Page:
Files unearthed by independent researcher Tom Secker on the April 1956 disappearance of British Royal Navy frogman Lionel "Buster" Crabb OBE while on an underwater spying mission have shed new light on the bizarre and rarely acknowledged episode. Mr. Secker has told Sputnik the files offer few answers, merely further questions.
Crabb, a famed World War II hero, vanished while carrying out a secret operation to spy on a Soviet warship harbored in Portsmouth.
Ever since, the story of his disappearance has been shrouded in intrigue and mystery, spawning innumerable conspiracy theories.
The files uncovered by Mr. Secker detail the UK government's interference into the inquest of Crabb's presumed death, an internal inquiry into what happened, and covert attempts by officials to prevent the BBC making a documentary about the story — although the truth of the matter still largely remains a riddle wrapped in an enigma.
Despite close review of the files, Mr. Secker has "no idea" what happened to the frogman.
"The fact there was a separate mission to spy on the Russian warship suggests maybe Crabb wasn't actually spying on the ship after all, and was up to something else. I will also say I don't believe the idea MI5/6 found out he was thinking of defecting and had him killed, because the cover-up would've been much better executed. I get the impression from the files they genuinely didn't know what had gone wrong and were scrambling around telling different lies to different people. This wasn't a coordinated, pre-planned cover-up, it was a reactionary one," Mr. Secker told Sputnik.
Likewise, the independent researcher believes the evidence he was captured by or defected to the Soviets is "pretty thin" — and notes so far nothing has emerged from Soviet archives suggesting they "nabbed him or bumped him off."
"I think this was a screw up — whatever mission Crabb was actually on, it went wrong and he drowned. Though the absence of the body — and the body that washed up obviously not being his — makes that tricky to parse out," Mr. Secker explained.
Crabb rose to prominence due to his expert work in Gilbraltar harbor during World War II, locating and clearing mines placed on ships by Italian divers — he was promoted and awarded the George Medal for his efforts. In 1948 he was demobilized, left the military and became a civilian diver-for-hire, exploring sunken wrecks and locations of interest to pipeline companies.
In 1955, he and a former WW2 associate investigated a Soviet cruiser, trying to identify the technology behind its superior manoeuvrability. It would be his last major assignment before retirement, although he would not be out of work long — the next year, his services were enlisted by MI6.
The UK's overseas spying agency wanted Crabb's help on a domestic operation with an international twist — the April 19, 1956 state visit of Soviet leader Nikita Khrushchev and Foreign Minister Nikolai Bulganin to the UK.
Crabb was dispatched to scrutinize the hull of the cruiser — Ordzhonikidze — that had ferried the two USSR leaders to mainland Britain. An underwater inspection, his MI6 sponsors believed, could reveal details of sonar devices, armour-plating, submarine detection gear, screw dimensions and other features betraying the ship's offensive potential, speed and manoeuvrability.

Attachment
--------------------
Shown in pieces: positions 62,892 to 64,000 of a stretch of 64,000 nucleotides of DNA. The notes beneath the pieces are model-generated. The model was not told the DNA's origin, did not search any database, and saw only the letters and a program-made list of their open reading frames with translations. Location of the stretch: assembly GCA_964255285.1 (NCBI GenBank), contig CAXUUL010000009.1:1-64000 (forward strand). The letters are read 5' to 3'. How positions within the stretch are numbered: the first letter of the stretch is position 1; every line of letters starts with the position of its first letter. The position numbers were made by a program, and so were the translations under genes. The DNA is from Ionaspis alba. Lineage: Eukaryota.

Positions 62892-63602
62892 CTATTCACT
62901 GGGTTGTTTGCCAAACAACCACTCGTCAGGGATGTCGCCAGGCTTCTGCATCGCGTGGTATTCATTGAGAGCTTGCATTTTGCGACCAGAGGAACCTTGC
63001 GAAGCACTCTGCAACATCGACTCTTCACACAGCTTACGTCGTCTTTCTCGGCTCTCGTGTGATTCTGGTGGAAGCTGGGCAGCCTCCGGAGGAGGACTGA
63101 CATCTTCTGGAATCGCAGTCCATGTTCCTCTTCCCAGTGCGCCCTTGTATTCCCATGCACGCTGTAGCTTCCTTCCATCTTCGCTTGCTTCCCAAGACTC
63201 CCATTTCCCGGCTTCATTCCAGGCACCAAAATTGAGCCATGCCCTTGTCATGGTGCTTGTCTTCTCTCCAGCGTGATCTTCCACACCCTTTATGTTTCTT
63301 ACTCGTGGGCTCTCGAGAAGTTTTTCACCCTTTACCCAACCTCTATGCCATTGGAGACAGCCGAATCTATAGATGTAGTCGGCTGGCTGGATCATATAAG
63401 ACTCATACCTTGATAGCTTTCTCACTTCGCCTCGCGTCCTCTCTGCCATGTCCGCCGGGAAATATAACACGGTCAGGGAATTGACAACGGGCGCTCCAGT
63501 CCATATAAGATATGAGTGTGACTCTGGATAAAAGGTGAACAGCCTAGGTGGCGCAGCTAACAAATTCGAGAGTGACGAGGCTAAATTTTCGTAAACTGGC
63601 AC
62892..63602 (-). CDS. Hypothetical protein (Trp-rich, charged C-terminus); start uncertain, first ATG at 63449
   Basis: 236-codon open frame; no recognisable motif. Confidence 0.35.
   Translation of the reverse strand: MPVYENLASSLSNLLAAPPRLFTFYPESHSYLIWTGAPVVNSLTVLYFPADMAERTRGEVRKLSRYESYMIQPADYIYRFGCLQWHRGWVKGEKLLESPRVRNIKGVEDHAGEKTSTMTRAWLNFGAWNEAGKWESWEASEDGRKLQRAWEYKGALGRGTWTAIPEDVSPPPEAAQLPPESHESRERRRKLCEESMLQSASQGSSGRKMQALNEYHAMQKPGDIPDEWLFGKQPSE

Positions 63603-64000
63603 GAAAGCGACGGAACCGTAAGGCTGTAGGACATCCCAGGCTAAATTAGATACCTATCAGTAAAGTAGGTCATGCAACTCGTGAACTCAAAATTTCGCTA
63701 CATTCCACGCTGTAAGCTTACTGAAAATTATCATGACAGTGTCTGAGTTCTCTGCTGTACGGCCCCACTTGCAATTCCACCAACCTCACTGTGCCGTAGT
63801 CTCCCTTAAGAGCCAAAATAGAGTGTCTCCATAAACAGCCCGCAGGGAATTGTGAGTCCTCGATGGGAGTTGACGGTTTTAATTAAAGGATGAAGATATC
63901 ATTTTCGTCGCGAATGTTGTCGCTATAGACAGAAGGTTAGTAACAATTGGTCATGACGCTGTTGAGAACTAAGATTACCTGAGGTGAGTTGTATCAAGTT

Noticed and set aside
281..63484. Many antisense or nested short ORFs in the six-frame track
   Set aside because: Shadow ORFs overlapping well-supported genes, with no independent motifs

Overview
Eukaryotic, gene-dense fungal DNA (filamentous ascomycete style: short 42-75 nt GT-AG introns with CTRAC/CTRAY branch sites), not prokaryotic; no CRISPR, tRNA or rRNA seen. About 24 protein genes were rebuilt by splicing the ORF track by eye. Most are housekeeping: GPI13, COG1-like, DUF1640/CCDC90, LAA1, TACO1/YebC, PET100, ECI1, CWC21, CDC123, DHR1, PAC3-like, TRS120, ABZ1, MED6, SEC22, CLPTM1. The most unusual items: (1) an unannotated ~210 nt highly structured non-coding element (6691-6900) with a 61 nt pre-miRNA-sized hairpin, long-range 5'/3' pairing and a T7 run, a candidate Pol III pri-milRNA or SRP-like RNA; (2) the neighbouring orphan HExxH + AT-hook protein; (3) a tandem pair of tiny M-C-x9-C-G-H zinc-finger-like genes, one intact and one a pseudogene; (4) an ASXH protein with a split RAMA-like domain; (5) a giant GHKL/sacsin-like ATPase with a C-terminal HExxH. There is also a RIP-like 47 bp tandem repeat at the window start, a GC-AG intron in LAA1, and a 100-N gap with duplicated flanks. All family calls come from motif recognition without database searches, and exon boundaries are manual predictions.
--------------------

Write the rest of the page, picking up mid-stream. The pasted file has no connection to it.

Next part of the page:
He would never return — and within days was pronounced missing, presumed dead.
Desperate to avoid a major diplomatic crisis, the British Admiralty quickly concocted a cover story, to the effect that Crabb had died testing diving equipment a few miles away from the Soviet ships.
However, 14 months after Crabb's disappearance, a headless, handless body was found floating in the sea near Portsmouth. Crabb's close friend Sydney Knowles, and Crabb's ex-wife, were approached to identify the body, although both refused to confirm it was indeed the legendary diver's corpse. Knowles did so on the basis Crabb had a major scar on his knee but the body he examined didn't — Crabb's ex-wife did so on the basis Crabb had deformed toes that stuck up in an unusual way, while the body found in the sea similarly didn't.
Mr. Secker notes one of the files he has made available states "quite confidently" the Home Office and/or MI5 could persuade the coroner to not ask any potentially embarrassing questions, and to avoid calling witnesses they didn't want to be questioned.
For example, the Navy officer who helped dress Crabb in his gear before he slipped off into the water about 80 yards away from the Russian ship was not questioned — after all, his testimony would if sincere contradict the Admiralty's cover story. Then Head of Naval Intelligence John Inglis told the coroner not to call him as a witness, and instead provided an alternative witness, William John Bostock.
"Bostock knows nothing of the background to the story and will not be able to answer any embarrassing questions even if they are asked," Inglis wrote in a top secret memo.
Likewise, the man who had arrived in Portsmouth with Crabb, his MI6 handler Bernard Smith, was also never called to testify at the inquests.
There are other signs of official manipulation of the inquest process — for instance, the pathologist could not find any specific identifying information, such as a serial number on the diving suit containing the dead body. Nonetheless, the final report concluded a sufficient "chain of coincidences" had been established to certify the cadaver as that of Crabb. An open verdict was reached.